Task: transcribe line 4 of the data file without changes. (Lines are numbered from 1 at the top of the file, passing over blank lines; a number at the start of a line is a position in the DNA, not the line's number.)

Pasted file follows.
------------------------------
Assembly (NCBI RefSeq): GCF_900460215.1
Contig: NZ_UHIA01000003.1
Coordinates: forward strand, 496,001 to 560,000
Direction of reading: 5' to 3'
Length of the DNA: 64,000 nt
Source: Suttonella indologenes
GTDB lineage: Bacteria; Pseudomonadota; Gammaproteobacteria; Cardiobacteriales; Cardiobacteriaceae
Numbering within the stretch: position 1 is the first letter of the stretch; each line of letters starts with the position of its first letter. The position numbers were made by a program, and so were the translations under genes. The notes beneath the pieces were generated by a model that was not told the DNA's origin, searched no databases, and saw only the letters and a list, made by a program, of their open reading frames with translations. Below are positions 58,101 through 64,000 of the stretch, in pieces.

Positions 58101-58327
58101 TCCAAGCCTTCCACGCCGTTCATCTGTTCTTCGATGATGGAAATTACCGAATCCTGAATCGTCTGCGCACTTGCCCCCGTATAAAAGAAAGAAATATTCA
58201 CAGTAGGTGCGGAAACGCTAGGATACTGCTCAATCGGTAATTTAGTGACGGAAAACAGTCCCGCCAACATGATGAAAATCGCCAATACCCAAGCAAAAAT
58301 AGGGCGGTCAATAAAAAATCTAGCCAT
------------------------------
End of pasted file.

Direction of reading: 5' to 3'